I hate to start the new year on a bum note. After all, we had quite a tumultuous ride in 2016, from a reality-TV-star-turned-president to a series of tragic losses in entertainment. You’d have to imagine that 2017 will be less dramatic than last. But don’t expect much comfort for Twilio Inc (NYSE:TWLO) and its legions of early believers.
Twilio currently trades just under $28 per share. While that’s significantly better than its initial public offering price of $15 back in June, that figure is actually 3% lower than where TWLO stock finished after its first day of trading.
Twilio shares had Wall Street in a frenzy for its first few months, touching right under $71 at its peak in late September. Since then, it’s been almost completely downhill.
Problem is, it’s mostly the insiders that are still right-side up in TWLO stock. Everyone else is drowning.
Twilio Stock Has Just Modest Enthusiasm
Some would look at TWLO’s issues with rose-colored glasses. With Twilio stock off some 60% from its peak closing price, you could argue that there’s little froth left. Plus, Twilio isn’t what you would call a fly-by-night operation. As the creator of custom-built cloud communication applications, this tech company is situated in a hot industry, and it’s well-regarded in that industry to boot.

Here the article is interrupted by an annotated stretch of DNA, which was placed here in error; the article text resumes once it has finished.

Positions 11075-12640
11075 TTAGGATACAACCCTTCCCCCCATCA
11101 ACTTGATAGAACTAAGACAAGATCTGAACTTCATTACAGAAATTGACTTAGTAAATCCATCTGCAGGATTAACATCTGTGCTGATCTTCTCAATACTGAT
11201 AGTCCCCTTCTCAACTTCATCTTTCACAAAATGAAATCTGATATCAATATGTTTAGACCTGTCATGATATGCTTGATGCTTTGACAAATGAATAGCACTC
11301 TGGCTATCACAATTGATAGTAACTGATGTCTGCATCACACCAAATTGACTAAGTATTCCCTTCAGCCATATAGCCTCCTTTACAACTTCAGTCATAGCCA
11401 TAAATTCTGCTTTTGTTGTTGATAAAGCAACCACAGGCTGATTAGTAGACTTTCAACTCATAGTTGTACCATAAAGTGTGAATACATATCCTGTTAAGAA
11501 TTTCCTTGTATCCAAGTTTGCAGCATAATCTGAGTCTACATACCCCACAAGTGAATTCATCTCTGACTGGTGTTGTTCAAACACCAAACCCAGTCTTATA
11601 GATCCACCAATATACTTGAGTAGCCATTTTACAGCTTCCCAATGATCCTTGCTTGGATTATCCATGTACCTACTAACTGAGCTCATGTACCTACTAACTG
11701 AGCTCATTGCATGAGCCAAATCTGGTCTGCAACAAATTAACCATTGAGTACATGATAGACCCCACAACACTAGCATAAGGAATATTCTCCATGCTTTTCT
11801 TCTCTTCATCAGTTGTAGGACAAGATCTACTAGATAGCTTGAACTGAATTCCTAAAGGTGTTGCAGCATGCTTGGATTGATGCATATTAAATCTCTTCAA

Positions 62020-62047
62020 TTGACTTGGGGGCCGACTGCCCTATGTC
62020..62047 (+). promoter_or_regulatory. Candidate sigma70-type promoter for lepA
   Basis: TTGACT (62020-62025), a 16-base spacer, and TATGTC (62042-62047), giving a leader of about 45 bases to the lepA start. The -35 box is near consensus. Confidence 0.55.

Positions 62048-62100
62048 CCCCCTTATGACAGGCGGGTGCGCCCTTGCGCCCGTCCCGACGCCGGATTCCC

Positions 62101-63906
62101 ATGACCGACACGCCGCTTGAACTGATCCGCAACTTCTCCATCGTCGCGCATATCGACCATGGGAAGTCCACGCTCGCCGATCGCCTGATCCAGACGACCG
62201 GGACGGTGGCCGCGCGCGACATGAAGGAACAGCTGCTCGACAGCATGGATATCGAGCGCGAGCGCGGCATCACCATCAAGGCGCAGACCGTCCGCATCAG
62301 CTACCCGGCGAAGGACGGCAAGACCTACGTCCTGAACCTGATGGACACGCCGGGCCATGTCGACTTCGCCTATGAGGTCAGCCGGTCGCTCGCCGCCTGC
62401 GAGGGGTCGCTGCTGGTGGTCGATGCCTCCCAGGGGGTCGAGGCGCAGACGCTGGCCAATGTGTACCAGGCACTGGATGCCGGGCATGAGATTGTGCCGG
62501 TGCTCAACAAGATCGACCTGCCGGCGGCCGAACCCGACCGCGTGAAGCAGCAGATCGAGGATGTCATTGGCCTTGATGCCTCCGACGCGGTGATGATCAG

That’s exactly the argument brought forth by Pacific Crest Securities. On Thursday, the investment firm upgraded TWLO stock to “overweight” from “sector weight,” pushing Twilio to a modest 2% gain. Pacific Crest is bullish on the revenue and earnings potential from Twilio’s core cloud software business, as well as “an increasingly favorable risk/reward” balance based on the collapse in TWLO stock.
Only one of these is a legitimate reason for optimism.
With so many iconic names — Microsoft Corporation (NASDAQ:MSFT), Alphabet Inc (NASDAQ:GOOG, NASDAQ:GOOGL), Amazon.com, Inc. (NASDAQ:AMZN), Oracle Corporation (NYSE:ORCL), even the venerable International Business Machines Corp. (NYSE:IBM) — crowding their way into the cloud, Twilio stock is in amazing company. And despite the inevitably enormous competition, TWLO is unique enough to carve out a profitable niche.
A long way of saying: Twilio is a legitimate company with real long-term prospects.
The problem remains getting Wall Street to bite again. They bit once — hard — and for now, they’re understandably gun-shy. So while Pacific Crest might see the risk/reward balance as favorable, that’s highly debatable given how Wall Street seems to see things right now.